If nothing else, the 2017 Australian Open has proved that time travel is indeed possible. With the Serena and Venus Williams facing off for the ladies trophy and Roger Federer and Rafael Nadal slated to slug it out in the men’s final, this tournament feels like it was plucked straight out of the mid-2000s. Here is a look at Roger/Rafa volume 35.
Despite being possibly the two greatest players that ever lived, the fact that these two will face off in a Grand Slam final again is a huge surprise. Federer is always a threat on the grass of Wimbledon, and the same is true of Nadal on the clay of Roland Garros. However, the two hardcourt majors have been dominated by Novak Djokovic and Andy Murray in recent years. Federer has not tasted Grand Slam glory outside of Wimbledon since this event in 2010. Other than the French Open, Nadal has not hoisted a Grand Slam trophy since the 2013 U.S. Open.
Given that, and the fact that both of these all-time greats have struggled with injuries recently, a run to the finals of this Australian Open was highly unlikely for both of them. When Djokovic and Murray fell victim to early upsets, that all began to change. Federer coasted, and Nadal grinded through the draw. Federer’s form after missing the last six months of 2016 with a knee injury has been astonishing. Other than two five setters, he has had his way with his opponents. Nadal’s score lines have looked similar, but his style of play remains infinitely more physical than that of the Swiss man. Look at the action shots below. If you study them for a moment, they say an awful lot about that difference in physicality.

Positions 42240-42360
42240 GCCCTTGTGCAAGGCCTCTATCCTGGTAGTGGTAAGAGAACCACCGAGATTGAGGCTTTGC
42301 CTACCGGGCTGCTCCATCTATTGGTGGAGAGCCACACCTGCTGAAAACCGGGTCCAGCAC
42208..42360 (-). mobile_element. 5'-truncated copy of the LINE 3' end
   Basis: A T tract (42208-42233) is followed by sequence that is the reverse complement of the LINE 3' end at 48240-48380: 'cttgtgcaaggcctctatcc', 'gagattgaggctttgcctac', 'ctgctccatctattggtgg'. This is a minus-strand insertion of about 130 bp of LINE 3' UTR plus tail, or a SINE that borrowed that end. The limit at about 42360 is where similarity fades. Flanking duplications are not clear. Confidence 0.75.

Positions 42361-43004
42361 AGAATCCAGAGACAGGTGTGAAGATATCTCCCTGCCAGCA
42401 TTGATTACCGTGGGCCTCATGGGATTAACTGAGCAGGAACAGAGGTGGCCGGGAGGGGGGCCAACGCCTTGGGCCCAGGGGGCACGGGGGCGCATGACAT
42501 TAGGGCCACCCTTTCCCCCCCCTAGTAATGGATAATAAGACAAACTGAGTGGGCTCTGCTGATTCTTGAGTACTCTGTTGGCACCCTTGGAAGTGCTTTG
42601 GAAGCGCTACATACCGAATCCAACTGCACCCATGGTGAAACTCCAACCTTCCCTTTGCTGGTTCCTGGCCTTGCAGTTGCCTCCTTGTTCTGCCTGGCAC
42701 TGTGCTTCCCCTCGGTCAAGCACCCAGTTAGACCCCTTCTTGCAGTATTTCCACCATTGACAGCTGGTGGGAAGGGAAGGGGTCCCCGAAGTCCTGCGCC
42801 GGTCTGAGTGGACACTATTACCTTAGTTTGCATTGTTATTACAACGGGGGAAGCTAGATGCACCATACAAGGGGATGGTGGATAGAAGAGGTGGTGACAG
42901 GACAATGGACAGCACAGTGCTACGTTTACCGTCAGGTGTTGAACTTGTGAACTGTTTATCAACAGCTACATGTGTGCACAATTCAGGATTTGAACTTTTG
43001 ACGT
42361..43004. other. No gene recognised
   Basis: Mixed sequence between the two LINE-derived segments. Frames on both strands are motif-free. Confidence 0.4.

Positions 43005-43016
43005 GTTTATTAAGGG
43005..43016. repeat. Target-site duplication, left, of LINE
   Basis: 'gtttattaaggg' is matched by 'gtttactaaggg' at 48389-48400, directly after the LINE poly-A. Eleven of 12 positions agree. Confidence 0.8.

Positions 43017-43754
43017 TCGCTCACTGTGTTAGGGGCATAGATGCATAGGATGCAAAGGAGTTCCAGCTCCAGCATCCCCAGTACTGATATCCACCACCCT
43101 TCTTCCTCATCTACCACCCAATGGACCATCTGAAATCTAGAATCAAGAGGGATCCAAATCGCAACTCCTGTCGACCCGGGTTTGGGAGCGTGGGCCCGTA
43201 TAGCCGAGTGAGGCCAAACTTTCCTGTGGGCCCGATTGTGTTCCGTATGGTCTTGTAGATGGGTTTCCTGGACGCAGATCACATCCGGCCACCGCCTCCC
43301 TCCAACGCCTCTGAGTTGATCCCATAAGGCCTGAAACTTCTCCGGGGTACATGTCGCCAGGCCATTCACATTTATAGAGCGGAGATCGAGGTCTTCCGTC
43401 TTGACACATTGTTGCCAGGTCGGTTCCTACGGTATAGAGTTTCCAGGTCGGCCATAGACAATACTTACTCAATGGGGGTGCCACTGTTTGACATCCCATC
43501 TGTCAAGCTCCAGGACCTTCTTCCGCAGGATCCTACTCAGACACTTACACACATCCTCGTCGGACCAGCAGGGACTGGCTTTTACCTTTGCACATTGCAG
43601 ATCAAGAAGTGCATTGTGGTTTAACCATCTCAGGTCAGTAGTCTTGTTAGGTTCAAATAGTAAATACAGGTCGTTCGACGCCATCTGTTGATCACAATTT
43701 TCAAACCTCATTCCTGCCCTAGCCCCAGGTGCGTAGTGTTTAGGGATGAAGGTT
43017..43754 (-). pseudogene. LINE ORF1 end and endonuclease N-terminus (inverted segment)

Nadal leads the head to head 23-11 and 6-2 in Grand Slam finals. In fact, Federer has never beaten the Spanish lefty at a Grand Slam other than Wimbledon. Not much thought should be given to those numbers though. It has been six years since they met in a Grand Slam final and eight years since they played the final in Australia. So much has changed in that time for both great champions. Regardless, we as fans are so fortunate to still have these two class acts playing at such a high level.
As strange as it sounds, in tennis years, 35 year old Federer is younger than 30 year old Nadal. Prior to his freak knee injury suffered while bathing his daughters last year, Federer was never injured, he played in the main draw of 65 straight Grand Slam events. He has his free, easy, and graceful style to thank for that. Moreover, the time off last year seems to have done him some good and may extend his career.
On the other hand, Nadal has missed extended time with knee, back, wrist and appendix issues in recent years. It is amazing that he finds himself in this spot again, but it is hard for me to trust his body after two weeks on hardcourts. Recent history says it will break down, either by injury or general fatigue and loss of stamina. We saw it happen in the finals of the 2014 Australian Open against Stan Wawrinka. Federer’s serve is the difference as he gets Grand Slam title number 18 to extend his own record. The Pick: Federer in four sets.
The match will air live at 3:30 AM ET Sunday morning on ESPN with a second showing at 9 AM ET on ESPN 2. I once said I would watch these two legends compete at hopscotch. Thus, I am beyond excited that we get to see them compete on one of the biggest stages in tennis at least one more time. The rest of the world should be too.